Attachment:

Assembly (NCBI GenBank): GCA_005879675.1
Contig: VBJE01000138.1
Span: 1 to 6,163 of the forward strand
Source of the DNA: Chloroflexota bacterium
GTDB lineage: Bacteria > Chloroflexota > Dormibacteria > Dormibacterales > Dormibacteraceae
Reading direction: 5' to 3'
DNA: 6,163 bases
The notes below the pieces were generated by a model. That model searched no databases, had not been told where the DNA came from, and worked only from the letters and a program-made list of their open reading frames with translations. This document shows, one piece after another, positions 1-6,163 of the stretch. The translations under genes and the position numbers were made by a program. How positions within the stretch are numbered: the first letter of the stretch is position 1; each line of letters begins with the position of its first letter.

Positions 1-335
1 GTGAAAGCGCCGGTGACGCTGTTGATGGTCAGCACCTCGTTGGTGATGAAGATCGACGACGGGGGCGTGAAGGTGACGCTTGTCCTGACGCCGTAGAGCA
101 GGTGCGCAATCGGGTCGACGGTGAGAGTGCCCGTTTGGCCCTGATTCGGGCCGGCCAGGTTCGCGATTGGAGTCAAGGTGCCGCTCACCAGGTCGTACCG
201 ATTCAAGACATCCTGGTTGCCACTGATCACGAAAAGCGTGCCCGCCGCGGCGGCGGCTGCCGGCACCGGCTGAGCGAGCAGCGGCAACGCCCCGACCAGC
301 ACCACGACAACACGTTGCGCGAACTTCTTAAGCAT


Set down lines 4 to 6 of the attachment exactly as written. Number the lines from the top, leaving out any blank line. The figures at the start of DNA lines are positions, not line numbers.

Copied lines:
Source of the DNA: Chloroflexota bacterium
GTDB lineage: Bacteria > Chloroflexota > Dormibacteria > Dormibacterales > Dormibacteraceae
Reading direction: 5' to 3'